The maxi dress is a summer staple for special occasions and holidays. Stephanie Smith has tips on how to avoid maxi disasters.
Other people’s maxi dresses can be a source of a great deal of envy over the summer.
There are some women who know exactly how to waft about properly in a maxi. They make it look all floaty and ethereal, so effortlessly super-dressy, glamorous without even trying. Yet it’s all too easy to get the maxi wrong, and look as if you are stomping about in a teepee tent left over from Glastonbury, rather than the personification of grace and elegance you were perhaps hoping for.
Like many women, I have my own photographic evidence of maxi disasters, because the long dress tends to be something we look to for special occasions, especially in the summer, for weddings, anniversaries, garden parties and so on. Which means lots of pictures to groan over later. There is an art to the maxi dress, with guidelines, rather than rules, to follow. It’s not a tried and tested science, and experimentation, which means trying on lots of different styles and patterns, is key.
Having said that, there are certain styles that work better for certain heights and body shapes, so it’s worth considering them as a starting point.
TALL: If you are tall and slender, most maxi dresses will look good on you, but take care with pattern. If you are very tall, and on the statuesque side to boot, we’re talking about a lot of fabric. A six foot column of large bold flower head print might look a little alarming. Consider one beautiful block colour, perhaps a jewel tone, to make the most of your height in a sophisticated manner. But do experiment with pattern and print as there are some that will look striking in all the right ways. Check out Roberto Cavalli for inspiration.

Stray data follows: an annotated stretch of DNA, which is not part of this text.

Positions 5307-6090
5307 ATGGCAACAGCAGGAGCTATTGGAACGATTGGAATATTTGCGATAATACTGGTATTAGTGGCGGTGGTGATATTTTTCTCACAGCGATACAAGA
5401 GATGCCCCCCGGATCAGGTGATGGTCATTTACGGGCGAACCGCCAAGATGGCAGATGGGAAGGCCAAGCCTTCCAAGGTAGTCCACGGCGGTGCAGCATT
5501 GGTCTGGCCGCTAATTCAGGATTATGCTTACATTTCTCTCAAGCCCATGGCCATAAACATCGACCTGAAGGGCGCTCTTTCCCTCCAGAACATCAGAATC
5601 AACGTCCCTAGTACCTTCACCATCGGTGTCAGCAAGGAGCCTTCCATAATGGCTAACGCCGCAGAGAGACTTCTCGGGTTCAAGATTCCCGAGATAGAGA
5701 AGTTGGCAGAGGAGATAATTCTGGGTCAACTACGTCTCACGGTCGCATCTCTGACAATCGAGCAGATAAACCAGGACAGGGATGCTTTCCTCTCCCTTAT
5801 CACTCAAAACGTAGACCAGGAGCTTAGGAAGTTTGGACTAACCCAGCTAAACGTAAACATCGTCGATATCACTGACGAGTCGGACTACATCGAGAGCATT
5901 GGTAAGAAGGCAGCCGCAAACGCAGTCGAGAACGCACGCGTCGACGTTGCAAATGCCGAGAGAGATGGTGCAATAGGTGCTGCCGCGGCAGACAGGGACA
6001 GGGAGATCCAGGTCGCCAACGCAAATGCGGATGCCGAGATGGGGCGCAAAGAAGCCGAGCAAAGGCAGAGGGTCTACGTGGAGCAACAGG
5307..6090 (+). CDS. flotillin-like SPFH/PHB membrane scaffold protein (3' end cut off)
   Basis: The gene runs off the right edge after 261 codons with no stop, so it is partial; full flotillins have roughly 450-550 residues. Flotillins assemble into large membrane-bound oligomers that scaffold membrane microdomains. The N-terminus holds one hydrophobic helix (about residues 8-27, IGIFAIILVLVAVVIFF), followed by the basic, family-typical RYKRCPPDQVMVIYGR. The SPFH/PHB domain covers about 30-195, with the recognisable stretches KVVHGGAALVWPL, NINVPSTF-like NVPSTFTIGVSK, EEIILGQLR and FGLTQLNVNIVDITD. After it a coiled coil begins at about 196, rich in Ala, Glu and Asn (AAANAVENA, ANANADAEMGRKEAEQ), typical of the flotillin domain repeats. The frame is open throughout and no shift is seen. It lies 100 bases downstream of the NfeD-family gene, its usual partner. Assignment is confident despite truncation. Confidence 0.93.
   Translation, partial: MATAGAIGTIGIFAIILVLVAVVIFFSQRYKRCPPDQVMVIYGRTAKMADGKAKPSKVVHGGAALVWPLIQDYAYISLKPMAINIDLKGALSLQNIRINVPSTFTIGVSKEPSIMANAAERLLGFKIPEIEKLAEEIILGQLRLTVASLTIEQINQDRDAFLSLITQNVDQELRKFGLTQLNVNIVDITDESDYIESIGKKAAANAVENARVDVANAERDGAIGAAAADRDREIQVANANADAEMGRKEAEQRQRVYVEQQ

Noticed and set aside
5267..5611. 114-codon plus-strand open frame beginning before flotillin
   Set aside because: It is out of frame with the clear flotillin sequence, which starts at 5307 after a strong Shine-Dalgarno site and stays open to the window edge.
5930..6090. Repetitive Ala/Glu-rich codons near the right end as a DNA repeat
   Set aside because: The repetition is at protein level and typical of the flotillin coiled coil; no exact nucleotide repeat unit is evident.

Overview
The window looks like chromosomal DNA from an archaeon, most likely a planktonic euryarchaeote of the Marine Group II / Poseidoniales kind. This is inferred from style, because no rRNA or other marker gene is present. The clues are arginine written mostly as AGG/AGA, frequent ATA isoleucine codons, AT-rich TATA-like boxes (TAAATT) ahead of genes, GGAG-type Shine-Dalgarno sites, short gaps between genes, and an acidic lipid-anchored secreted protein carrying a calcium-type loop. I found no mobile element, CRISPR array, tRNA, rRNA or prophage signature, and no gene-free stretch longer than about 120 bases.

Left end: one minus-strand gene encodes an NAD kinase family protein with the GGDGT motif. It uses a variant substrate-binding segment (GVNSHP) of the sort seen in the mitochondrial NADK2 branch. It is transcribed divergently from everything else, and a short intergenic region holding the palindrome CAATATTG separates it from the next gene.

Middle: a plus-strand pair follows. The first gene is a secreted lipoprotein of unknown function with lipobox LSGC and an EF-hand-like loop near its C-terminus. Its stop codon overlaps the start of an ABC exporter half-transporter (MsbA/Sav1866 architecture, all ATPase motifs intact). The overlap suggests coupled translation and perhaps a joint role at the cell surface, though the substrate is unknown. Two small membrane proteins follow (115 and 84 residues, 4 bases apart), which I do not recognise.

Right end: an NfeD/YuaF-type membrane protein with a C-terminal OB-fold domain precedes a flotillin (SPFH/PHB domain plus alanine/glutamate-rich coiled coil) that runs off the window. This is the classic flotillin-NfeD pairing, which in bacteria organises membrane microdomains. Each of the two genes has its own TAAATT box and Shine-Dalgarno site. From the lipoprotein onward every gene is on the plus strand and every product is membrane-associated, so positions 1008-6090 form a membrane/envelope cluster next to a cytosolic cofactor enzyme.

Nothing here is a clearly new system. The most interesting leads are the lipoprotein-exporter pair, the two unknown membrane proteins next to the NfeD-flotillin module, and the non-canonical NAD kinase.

SHORT: Head straight for the petites sections to find designs scaled to your height and proportions. In general, keep the look streamlined, certainly to the waist. A high-necked, fitted bodice with a fuller skirt is perfect, but if you prefer something more forgiving, try a slightly high-waisted maxi, but not one with a full gathered skirt flowing down from bust to floor – you’ll look swamped. A slip style can be surprisingly flattering.
CURVY: Shirt dresses are very flattering on curvy shapes, skimming and simplifying lines and drawing attention to the central vertical buttoning. The narrowest part of the body is usually five to 10 centimetres under the bust, so dresses that cinch in here can work well, but avoid lots of patterned ruched flowing fabric. Wrap styles can also look good, especially if you’d like to celebrate your bust.
PEAR: Keep it simple and streamlined, rather than thinking it’s a good idea to disguise your derriere in swathes of fabric – it will only look bigger. Again, shirt dresses are perfect. Balance your proportions by choosing embellished tops or strapless and peep-shoulder styles. Experimentation really is key here. Column styles can work.
BOYISH: Most styles will suit you, but especially slip styles with spaghetti straps, column styles and long vest dresses. Be careful with wrap styles as they can make you look angular.
BUSTY: It’s hard for those with big busts to find a maxi that doesn’t make you look like a walking fridge, just a block of fabric flowing down from the bust. Wrap dresses are a great option as they skim and define the shape, although you might find you need a slip under to combat gaping. Empire line dresses are a mistake, no matter how curvy the rest of you is. A simple scoop neck or strappy top half with pleated skirt can work well in balancing proportions.
Cool and easy, it’s no wonder we love the maxi in the summer. With a little practice, those maxi disaster holiday and wedding snaps will never happen again.